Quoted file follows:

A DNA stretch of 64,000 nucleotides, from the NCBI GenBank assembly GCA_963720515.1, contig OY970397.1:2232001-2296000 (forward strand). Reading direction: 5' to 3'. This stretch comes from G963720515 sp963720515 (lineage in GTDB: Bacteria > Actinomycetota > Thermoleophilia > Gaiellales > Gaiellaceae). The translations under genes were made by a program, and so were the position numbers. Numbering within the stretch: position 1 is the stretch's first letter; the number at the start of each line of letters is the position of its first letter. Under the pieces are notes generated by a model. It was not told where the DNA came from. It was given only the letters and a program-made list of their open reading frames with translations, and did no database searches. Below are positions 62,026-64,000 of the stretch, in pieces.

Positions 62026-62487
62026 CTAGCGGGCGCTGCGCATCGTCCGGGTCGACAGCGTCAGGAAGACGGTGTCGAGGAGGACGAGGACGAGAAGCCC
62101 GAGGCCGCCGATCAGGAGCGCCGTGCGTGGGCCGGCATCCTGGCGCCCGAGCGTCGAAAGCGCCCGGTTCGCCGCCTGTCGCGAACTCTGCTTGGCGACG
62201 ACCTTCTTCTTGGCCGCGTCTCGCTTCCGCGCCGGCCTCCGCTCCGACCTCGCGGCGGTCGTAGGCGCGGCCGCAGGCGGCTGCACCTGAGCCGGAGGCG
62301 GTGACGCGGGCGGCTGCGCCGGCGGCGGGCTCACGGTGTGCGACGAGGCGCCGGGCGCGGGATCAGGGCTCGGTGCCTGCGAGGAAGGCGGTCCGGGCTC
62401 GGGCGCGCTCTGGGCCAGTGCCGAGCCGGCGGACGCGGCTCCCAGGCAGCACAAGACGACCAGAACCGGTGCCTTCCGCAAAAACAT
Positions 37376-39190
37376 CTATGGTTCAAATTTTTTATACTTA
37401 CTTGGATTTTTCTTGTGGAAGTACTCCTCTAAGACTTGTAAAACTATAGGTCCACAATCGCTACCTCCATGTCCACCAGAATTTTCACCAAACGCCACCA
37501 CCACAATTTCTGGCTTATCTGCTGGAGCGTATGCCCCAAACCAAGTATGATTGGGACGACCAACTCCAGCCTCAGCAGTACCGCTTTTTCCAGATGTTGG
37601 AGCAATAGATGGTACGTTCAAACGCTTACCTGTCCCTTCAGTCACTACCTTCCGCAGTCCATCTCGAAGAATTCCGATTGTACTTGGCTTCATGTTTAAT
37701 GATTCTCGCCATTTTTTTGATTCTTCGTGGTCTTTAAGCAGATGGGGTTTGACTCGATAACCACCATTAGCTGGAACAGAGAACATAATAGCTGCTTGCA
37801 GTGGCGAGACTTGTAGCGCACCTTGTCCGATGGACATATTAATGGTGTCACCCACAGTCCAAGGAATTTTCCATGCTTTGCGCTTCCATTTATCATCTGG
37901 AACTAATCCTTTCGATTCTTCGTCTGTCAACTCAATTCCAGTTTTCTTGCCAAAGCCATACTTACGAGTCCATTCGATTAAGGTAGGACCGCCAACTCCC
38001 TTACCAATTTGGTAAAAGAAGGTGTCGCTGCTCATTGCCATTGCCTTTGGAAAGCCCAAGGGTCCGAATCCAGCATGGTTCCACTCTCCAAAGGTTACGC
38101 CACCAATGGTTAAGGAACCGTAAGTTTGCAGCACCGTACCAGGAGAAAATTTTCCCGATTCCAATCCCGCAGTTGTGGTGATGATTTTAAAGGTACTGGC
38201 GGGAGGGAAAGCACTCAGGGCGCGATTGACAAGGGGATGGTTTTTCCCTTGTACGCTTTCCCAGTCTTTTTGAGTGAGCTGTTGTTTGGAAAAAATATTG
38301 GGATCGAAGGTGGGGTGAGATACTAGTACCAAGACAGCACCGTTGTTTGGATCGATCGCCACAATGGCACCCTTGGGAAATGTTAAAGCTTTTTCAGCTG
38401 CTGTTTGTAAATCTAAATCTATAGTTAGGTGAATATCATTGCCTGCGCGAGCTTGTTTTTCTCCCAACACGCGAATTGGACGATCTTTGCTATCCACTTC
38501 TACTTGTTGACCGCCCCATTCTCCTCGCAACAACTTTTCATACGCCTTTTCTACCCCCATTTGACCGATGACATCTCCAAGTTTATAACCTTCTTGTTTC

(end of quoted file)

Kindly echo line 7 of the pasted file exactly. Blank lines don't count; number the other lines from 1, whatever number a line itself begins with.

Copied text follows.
62401 GGGCGCGCTCTGGGCCAGTGCCGAGCCGGCGGACGCGGCTCCCAGGCAGCACAAGACGACCAGAACCGGTGCCTTCCGCAAAAACAT